Sunday, November 5, 2017

sacramental spirituality: moving towards the darkness...

NOTE:  Today in worship we mark All Saints and All Souls Sunday. My worship notes for today follow. We will open the liturgy with a time of remembering those from our community who have gone home to the Lord since last year's All Saints Day. We also are starting a four week "spirituality of the seasons" series to better ground us in the approaching darkness and cold of winter. I am utilizing the insights of the Quaker writer and teacher, Parker Palmer, in his book: Let Your Life Speak. My hope is that by reclaiming the ancient wisdom of this month in the Northern Hemisphere, we might renew our ability to see our lives and surroundings sacramentally.


I LOVE this time of year. I love everything ABOUT this time of year: the rain, the shift towards the morning frost, the colors in the fields and the trees, the weird early darkness that arrives in the middle of the afternoon with Daylight Savings Time. I love it ALL! Autumn is, for me, my favorite season – and the spirituality of autumn has always resonated within my soul. I know this is not true for everyone. Christine Valters Paintner of the Abbey of the Arts has written:

This is the time when the warmth and bloom of summer fades. The days are growing shorter and colder . . . and winter is still yet to come. Not only have things taken on a gloomier hue, if you suffer from any kind of seasonal affective disorder, the worst is yet to come.

It is not a coincidence that pre-Christian religions in Northern Europe and the Americas as well as the institutional Body of Christ treat this season with peculiar reverence: “We see birds migrating, the earth turning brown, our trees becoming barren… If we lived closer to nature in a predominantly agricultural society, we would know that the seasons are a metaphor and a fact that continually frames our lives.” (Parker Palmer) The poet, Marianne Worcester, put it like this:

Fin and feather, flesh, blood and bone: the earth calls its creatures to leave the familiar, turn again into the unknown; to move steadily and continuously and at great risk toward an invisible goal, expending great energy (always) with the possibility of failure…

That is why Christianity asks us to start this season with All Hallow’s Eve – Halloween – and then embrace both All Saints and All Souls Day. Our tradition has largely forsaken these “lesser feast days” of mystery and darkness. The Reformed Protestant world has never been good at sacramental living – letting the substance of creation speak to us about God’s grace-filled presence – so many of our ancestors threw away the rituals of the inner life that generations had cultivated and perfected when they left the Catholic Church. The result is that we’re not adept at reading the signs of the times and what they can teach us about honoring God’s holy pattern of faithful and balanced living.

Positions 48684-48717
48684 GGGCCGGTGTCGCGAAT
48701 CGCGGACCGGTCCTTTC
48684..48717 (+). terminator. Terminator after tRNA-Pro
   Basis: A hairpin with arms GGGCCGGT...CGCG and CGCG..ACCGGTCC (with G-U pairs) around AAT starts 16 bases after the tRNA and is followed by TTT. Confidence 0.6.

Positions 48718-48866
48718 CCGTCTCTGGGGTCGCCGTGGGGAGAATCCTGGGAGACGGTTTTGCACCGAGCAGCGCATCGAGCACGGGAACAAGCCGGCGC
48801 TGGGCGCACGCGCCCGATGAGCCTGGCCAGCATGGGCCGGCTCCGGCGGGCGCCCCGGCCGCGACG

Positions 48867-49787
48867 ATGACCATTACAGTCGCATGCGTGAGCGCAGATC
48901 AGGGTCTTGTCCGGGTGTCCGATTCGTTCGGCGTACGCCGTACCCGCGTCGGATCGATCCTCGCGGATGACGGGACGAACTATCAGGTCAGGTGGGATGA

Small wonder that more and more people of the industrialized West have

abandoned the Church: today they self identify as spiritual but not religious. According to the most recent 2017 Pew Research Center’s polling, more than 27% of all Americans – and 30% of our neighbors under the age of 30 – consider themselves to be NONES – no religious or spiritual affiliation. They believe the church to be too addicted to conservative politics and narrow moral values that demonize their friends. And they have not experienced worship as a place that helps them live a life intimately embraced by the holy.

· The Quaker educator, Parker Palmer, is illustrative: “The master metaphor of our era,” he writes in Let Your Life Speak, “comes from manufacturing not agriculture and the seasons. As a result, we believe that we make our lives rather than grow them. Just listen to how we use the word in everyday speech: we make time, make friends, make meaning, make money, make a living and even make love.”

· I’ve said it before and will go to my grave repeating this: we have become addicted to and obsessed with the bottom line brutality of the market place. It has infected our imagination, inhibited our hearts, polar-ized our politics and wounded our souls. We act like we can control creation and are bewildered and bereft when we discover – usually through illness or death – that this is a lie. That means we have no inner, spiritual resources to draw upon when the dark mysteries of real life wash over us.